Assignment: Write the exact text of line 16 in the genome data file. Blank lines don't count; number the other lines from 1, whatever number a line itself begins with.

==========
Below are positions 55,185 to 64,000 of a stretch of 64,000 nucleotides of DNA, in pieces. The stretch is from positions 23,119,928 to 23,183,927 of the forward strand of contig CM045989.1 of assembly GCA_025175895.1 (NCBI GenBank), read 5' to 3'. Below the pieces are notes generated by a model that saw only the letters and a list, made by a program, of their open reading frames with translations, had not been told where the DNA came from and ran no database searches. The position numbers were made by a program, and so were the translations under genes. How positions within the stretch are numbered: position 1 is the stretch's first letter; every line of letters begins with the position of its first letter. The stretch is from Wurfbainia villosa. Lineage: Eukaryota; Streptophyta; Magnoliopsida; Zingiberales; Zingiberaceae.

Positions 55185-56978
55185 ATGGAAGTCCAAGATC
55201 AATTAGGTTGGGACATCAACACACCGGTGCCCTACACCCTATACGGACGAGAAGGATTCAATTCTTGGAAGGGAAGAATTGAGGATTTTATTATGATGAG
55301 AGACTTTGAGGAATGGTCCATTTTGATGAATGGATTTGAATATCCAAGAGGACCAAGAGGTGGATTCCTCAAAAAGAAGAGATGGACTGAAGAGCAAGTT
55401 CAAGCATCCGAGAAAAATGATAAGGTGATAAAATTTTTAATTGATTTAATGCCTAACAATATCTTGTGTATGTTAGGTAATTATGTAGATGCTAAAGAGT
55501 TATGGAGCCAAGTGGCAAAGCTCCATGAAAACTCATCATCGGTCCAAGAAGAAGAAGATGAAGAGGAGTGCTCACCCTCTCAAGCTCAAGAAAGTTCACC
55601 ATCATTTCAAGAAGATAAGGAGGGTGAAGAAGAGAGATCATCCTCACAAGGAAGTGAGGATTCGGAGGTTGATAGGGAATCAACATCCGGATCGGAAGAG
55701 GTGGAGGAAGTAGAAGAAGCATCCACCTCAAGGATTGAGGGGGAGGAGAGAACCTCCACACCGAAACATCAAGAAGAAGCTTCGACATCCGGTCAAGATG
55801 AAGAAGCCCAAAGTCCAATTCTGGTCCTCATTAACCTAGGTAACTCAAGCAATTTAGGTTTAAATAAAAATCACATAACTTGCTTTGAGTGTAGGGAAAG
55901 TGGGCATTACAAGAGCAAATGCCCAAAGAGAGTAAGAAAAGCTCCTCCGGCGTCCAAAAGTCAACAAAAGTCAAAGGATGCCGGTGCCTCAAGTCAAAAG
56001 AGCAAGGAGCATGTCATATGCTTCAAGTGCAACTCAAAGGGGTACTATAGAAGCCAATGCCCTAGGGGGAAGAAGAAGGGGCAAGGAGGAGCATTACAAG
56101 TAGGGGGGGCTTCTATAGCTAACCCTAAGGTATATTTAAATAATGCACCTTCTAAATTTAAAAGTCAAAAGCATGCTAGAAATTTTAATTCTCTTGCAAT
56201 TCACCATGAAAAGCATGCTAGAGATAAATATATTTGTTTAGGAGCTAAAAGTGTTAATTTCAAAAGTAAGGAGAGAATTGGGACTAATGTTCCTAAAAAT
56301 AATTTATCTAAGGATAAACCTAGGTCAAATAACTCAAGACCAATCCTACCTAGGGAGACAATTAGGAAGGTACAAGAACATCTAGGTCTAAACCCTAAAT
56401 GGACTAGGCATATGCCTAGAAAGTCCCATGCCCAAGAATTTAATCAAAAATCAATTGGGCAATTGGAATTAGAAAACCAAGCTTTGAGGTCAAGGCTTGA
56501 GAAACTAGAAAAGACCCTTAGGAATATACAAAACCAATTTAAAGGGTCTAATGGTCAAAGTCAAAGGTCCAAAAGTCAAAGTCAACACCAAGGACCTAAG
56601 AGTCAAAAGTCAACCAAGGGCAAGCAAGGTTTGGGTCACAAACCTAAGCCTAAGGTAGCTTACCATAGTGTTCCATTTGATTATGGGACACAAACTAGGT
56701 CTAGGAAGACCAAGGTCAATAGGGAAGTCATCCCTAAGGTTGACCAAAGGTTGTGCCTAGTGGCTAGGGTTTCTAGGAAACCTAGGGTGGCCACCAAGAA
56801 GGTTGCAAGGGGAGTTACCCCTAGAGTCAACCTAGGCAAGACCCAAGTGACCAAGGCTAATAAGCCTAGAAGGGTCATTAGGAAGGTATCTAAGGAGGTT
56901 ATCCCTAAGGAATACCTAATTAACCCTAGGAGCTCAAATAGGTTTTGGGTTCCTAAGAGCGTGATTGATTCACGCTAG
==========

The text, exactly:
56401 GGACTAGGCATATGCCTAGAAAGTCCCATGCCCAAGAATTTAATCAAAAATCAATTGGGCAATTGGAATTAGAAAACCAAGCTTTGAGGTCAAGGCTTGA